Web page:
As the readings taken are compared with original (initial) readings, ensure that the vessel is in light-ship condition Stop main enginen lube oil pump Do not take crankshaft reading if the vessel is out of water (Dry dock) Do not carry out crankshaft deflection if any of the running gear is removed for maintenance Ensure that the outside sea and wind conditions are calm Ship is at zero list or trim Reading must not be taken if the cargo operation is going on Before rotating the crankshaft for reading by turning gear, ensure that the indicating cocks are in open position Rotate the crankshaft via turning gear in the working direction of the engine Ease the pressure in the turning gear assembly by slightly pressing the ‘reverse turn’ direction button in the turning gear remote Ensure tie rod bolts are correctly tightened If the vessel is at tropical area with sunshine (high temperature) on one side of the vessel, taking measurement should be avoided as thermal deformation of hull and structure will affect the readings All holding down bolts should be in proper tight condition Immobalisation certificate must be taken from port and crankcase should be properly ventilated before entry
Crankshaft Deflection Procedure:
When taking crankshaft deflection, keep the deflection gauge over the engine for sometime so that it adjusts to the surrouding temperature of the main engine. The crank web of each unit is provided with a punch mark where the deflection gauge is to be set for measurement. Clean the oil from the web and place the gauge in the marks. For additional precaution, tie the gauge with a thin rope to avoid it from falling into the sump. Turn the engine to BDC and then set the guage to “0” with slight pre-tension
Now turn the crank shaft in the ahead direction with the help of turning gear (check the maker’s recommendation as some manufaturers/ manuals will ask to turn engine to astern for CS deflection reading) and stop at the following points to take the deflection gauge readings:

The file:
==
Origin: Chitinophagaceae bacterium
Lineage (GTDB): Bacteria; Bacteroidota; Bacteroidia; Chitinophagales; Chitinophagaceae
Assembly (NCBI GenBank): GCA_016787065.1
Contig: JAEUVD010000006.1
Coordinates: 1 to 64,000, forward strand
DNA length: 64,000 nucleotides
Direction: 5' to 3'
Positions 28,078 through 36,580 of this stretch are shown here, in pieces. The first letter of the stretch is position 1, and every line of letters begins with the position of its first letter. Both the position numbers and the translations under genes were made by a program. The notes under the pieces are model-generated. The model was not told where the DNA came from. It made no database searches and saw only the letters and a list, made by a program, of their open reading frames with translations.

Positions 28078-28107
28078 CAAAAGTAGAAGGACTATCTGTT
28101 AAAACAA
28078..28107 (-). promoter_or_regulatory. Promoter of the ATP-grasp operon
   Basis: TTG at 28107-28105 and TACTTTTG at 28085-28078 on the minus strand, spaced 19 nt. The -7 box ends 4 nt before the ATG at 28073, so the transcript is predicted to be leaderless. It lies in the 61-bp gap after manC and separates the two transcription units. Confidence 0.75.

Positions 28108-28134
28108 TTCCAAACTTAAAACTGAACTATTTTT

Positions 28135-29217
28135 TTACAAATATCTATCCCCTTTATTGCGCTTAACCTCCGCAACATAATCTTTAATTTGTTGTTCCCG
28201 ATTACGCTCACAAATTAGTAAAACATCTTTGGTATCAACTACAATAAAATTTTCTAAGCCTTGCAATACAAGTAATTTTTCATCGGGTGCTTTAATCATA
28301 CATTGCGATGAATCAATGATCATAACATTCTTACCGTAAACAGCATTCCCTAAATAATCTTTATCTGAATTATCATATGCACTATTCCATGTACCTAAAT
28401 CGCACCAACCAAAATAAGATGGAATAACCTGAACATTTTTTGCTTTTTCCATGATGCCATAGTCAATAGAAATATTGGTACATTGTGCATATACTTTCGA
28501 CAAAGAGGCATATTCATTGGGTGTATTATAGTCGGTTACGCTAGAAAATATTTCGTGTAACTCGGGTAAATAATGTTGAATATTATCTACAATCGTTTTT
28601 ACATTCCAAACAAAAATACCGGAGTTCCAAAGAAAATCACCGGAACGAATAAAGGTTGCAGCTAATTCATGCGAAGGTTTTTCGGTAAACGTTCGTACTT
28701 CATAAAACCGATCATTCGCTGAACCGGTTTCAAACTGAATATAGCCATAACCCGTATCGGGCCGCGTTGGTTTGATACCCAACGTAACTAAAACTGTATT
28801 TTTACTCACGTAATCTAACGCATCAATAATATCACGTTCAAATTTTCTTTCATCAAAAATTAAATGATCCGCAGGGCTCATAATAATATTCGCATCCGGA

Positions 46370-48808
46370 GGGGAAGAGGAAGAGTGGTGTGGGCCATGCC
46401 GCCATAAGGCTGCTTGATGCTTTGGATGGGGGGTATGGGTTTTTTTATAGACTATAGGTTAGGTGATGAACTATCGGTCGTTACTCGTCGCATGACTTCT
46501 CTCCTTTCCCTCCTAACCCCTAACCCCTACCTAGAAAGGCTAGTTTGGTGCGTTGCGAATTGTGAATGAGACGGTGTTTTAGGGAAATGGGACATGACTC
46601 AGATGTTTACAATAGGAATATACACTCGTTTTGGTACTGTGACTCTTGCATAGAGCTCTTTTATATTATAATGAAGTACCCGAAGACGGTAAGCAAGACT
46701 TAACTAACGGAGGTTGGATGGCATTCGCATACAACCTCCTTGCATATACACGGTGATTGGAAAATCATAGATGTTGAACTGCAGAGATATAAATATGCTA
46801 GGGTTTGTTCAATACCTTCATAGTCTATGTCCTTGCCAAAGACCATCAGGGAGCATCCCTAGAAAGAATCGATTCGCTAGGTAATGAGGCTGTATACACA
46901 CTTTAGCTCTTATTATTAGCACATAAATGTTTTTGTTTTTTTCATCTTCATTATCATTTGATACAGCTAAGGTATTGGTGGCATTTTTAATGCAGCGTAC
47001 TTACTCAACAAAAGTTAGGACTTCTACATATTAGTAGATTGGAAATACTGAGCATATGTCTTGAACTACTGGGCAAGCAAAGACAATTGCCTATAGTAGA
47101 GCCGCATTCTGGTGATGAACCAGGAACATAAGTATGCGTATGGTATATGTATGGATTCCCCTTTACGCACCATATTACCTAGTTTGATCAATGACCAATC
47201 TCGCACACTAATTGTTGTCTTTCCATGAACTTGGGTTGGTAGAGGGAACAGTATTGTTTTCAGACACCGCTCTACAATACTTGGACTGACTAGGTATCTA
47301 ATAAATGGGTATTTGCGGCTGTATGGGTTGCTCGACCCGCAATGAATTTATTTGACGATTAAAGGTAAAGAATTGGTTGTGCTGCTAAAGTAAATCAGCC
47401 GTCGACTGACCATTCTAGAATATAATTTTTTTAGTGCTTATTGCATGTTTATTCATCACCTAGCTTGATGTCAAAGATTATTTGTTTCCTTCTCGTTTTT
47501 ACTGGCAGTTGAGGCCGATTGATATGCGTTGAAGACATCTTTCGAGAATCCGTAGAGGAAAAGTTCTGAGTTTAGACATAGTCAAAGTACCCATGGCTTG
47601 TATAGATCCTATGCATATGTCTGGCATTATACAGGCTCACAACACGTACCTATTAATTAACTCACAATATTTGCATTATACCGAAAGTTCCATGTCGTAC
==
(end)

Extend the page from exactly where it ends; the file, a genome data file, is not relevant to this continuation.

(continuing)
Starting Pointj -Just After BDC(Gauge set at reading “0”)
Note this reading as “BDC1” reading.
90 Deg. Before TDC
Check the reading in the dial gauge and note it down as “Starboard” reading
Check the reading in the dial gauge at this position and note it down as “TDC” reading
90 Deg. After TDC
Note down the dial gauge reading as “Port” reading.
Just Before BDC
Note down this reading as “BDC 2”
The two readings taken either side of BDC i.e reading “BDC1 and “BDC2” are averaged to get the BDC reading.
The deflection gauge reading should be recorded in the gauging sheet (provided with the ebook).
TDC - BDC readings give vertical deflection, and Port - Starboard readings give horizontal deflection of the crankshaft.
The recorded readings are then interpreted in a graph and compared to the original graph to point out the wornout or defective bearings which are causing crankshaft misalignment.
Last unit reading might be higher due to overhanging of the flywheel
Crankshaft Deflection Curve
A straight line is drawn parallel to crankshaft and then perpendicular lines from each unit are drawn towards this parallel line.
The values derived after taking the crankshaft deflection of each unit is noted above every unit of crank web in the above graph.
Plot the distance -5.0 mm, which is the first deflection reading, downwards (downwards for negative value and upwards for positive value) from the reference line on the center line of unit and make the line “ab” which is at an angle proportional to the deflection at ‘a’.
This line is extended to intersect the center line of the next unit. The next step is to measure the deflection from this point of intersection and join the point from the previous point, which gives rise to the line “bc”. This step is repeated till the last unit.
Plot a smooth curve between these points and compare the position of this curve with respect to the base line XY. In the above graph, the curve drawn from the readings of bearings of unit 1 and 2 is are too far away from the base line as compared to rest of the curve and hence need attention.